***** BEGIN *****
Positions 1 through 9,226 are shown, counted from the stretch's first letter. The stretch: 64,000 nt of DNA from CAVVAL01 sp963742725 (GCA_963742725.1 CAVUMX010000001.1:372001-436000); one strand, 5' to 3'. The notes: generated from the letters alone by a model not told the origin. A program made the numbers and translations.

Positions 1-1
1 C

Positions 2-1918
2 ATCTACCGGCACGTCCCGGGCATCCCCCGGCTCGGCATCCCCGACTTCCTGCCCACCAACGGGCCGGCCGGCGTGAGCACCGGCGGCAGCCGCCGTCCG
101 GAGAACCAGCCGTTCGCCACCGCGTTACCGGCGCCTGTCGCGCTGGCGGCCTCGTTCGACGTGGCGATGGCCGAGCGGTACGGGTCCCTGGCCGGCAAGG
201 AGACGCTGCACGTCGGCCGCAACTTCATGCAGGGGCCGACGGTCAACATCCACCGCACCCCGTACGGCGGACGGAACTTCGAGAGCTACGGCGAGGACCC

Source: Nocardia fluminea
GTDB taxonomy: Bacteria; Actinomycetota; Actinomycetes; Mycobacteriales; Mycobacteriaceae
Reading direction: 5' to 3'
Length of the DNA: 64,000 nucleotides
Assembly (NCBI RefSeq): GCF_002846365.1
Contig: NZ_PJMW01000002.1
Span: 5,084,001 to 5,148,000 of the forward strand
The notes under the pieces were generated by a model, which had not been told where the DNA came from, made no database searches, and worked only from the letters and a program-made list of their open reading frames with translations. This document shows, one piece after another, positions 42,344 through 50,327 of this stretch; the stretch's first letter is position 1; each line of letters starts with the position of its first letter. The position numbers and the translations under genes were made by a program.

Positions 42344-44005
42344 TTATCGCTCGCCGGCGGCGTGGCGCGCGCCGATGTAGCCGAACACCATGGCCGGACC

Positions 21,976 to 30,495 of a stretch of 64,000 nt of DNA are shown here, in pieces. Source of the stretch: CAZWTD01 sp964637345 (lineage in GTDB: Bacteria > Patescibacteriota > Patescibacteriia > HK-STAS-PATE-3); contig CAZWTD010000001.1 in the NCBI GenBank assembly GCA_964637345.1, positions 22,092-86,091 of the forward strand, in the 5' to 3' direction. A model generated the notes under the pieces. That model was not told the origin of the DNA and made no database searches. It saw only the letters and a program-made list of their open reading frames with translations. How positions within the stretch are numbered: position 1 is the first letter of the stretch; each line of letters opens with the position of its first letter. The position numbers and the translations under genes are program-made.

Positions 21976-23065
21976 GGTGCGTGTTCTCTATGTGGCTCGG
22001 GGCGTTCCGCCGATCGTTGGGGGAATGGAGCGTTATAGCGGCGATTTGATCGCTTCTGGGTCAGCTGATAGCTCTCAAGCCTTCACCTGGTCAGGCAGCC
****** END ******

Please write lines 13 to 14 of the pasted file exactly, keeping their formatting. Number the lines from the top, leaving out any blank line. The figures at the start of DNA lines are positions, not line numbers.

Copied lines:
Contig: NZ_PJMW01000002.1
Span: 5,084,001 to 5,148,000 of the forward strand